Steve Herriford, University of Indianapolis Vice President and chief technology officer, was recently named 2019 CTO of the Year by the Indianapolis Business Journal.
Major organization achievements during tenure
Herriford has redefined IT at the University of Indianapolis in a couple of ways. First, by recrafting how the school uses data. He created a data lake from many disparate databases, enabling administrators to use data not just to describe outcomes but also to provide predictive models for the future. He’s also revamped IT’s culture. “We’ve transitioned from being the ‘digital police’ and project roadblocks to true partners and leaders who are sought out and consulted to assist with projects across campus. This couldn’t have been accomplished without a dedicated staff who were willing to undergo a major cultural shift to a focus on a customer-service model at all levels of the IT organization.” Herriford has also made the IT function into a bit of a profit center by taking over the university print shop and partnering with vendors to create sponsorship opportunities and deals that have revenue-sharing possibilities.
Recent tech problem solved
IT transitioned nearly all classroom and meeting space displays to wireless presentation technology, eliminating time spent locating proper adapters and dealing with damaged ports. Now, almost any device can connect to almost any display without the need for adapters or being tethered to a set location in the room. “In this case, our technology transitioned from a hindrance to an asset.”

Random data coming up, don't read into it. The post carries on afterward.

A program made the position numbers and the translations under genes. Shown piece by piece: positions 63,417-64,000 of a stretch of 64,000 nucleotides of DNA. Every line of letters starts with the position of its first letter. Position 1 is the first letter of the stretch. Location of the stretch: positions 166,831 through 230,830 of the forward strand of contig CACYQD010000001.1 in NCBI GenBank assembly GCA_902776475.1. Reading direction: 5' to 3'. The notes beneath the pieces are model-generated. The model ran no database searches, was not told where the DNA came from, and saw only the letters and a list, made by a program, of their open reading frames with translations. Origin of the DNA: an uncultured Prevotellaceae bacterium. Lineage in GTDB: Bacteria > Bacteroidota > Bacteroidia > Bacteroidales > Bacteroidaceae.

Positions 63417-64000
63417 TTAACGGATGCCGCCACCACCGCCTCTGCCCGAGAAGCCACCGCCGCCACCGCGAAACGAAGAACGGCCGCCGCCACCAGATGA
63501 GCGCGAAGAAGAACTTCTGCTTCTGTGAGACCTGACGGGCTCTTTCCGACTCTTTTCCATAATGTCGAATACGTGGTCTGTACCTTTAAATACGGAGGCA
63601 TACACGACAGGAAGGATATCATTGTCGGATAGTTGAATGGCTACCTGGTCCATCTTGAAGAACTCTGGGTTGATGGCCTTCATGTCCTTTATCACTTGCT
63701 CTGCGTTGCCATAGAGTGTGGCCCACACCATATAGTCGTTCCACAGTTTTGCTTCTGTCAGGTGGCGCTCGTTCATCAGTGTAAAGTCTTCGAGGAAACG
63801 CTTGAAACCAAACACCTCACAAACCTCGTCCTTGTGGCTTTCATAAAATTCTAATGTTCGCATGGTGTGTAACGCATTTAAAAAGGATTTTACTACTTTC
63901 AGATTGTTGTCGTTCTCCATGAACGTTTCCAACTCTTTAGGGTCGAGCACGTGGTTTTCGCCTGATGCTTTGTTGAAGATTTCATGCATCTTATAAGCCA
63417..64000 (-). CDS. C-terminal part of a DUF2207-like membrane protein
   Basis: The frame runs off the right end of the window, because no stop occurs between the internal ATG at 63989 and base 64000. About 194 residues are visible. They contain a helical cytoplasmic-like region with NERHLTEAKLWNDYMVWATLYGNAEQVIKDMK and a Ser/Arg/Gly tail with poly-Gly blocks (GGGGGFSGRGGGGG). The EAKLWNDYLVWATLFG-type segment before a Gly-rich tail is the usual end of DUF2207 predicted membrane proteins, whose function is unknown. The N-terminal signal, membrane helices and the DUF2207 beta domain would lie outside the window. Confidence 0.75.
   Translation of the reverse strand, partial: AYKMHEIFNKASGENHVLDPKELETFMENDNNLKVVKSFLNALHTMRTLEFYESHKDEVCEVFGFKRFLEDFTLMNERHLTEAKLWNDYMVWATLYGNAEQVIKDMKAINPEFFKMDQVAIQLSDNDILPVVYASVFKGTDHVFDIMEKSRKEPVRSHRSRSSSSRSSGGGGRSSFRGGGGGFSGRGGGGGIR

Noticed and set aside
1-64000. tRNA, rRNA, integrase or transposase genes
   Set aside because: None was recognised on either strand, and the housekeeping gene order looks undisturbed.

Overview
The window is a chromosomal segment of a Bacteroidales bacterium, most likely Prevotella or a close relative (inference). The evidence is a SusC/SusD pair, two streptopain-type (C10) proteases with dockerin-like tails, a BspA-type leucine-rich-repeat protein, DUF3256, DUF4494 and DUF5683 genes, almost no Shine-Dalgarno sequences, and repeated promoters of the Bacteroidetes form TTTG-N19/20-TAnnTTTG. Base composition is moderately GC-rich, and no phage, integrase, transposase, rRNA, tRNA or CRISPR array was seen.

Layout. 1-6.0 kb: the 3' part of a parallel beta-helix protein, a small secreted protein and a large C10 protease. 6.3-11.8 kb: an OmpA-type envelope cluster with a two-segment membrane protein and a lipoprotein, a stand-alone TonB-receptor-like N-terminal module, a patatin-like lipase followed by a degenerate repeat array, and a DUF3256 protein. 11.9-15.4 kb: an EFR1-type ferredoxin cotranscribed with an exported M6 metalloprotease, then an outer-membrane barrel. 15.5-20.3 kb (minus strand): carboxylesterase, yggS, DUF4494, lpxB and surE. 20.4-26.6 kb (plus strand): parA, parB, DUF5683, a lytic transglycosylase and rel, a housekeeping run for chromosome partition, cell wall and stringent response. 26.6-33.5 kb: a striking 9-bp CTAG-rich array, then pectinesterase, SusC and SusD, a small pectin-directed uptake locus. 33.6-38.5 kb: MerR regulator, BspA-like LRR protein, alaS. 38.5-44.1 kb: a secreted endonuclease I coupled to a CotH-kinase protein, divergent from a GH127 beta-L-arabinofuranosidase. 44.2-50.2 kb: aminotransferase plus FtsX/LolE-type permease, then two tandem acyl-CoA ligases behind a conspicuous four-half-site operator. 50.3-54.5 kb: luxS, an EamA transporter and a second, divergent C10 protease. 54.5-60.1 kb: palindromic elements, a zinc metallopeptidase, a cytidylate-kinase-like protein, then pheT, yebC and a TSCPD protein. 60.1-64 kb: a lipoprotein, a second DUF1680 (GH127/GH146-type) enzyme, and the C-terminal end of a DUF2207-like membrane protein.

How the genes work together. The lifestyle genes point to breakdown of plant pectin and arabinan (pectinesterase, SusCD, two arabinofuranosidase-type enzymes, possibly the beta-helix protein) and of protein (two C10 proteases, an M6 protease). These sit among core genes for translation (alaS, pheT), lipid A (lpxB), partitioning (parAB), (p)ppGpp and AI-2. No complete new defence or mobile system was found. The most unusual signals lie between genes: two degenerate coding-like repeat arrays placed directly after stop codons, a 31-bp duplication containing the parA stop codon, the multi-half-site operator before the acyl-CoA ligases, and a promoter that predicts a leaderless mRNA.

Challenge faced that only tech people would understand
“Most IT folks would agree that one of the biggest challenges is finding the balance between security and open access. This is especially true in the higher education space, where IT must manage a diverse audience of students, faculty, staff and visitors along with the plethora of business and personal devices on the network. While everyone supports security, changes that impact the academic mission or the student experience aren’t as easy to mandate on a college campus as in some other markets.”
Texas Instruments TI-99/4A. “I learned BASIC on this machine and spent way too much of my college freshman year creating animated digital Christmas carols with a music-major friend.”
After graduating from UIndy with a bachelor’s in chemistry and math, Herriford spent 13 years as a chemist with various employers in production, analytics and polymer research. He eventually returned to UIndy after becoming more interested in programming than chemistry. At one point, he formed his own custom software development company, but he transitioned his clients to other consultants as his workload picked up at the university. He’s been CTO there for eight years.
Educause, TechRepublic and Gartner for work. On the personal side, Herriford enjoys sites that deal with home retro-arcades, home automation and virtual-reality websites and forums.
Preferred work atmosphere
“Our IT shop transitioned from private offices to open concept about four years ago. While there was initial trepidation, most of the staff have come to prefer and thrive in the new environment. I prefer interactions without concerns over chain of command whenever possible.”
My job would be easier if …
“Apple never invented the iPhone! But seriously, budget dollars and adequate, qualified personnel are always in short supply.”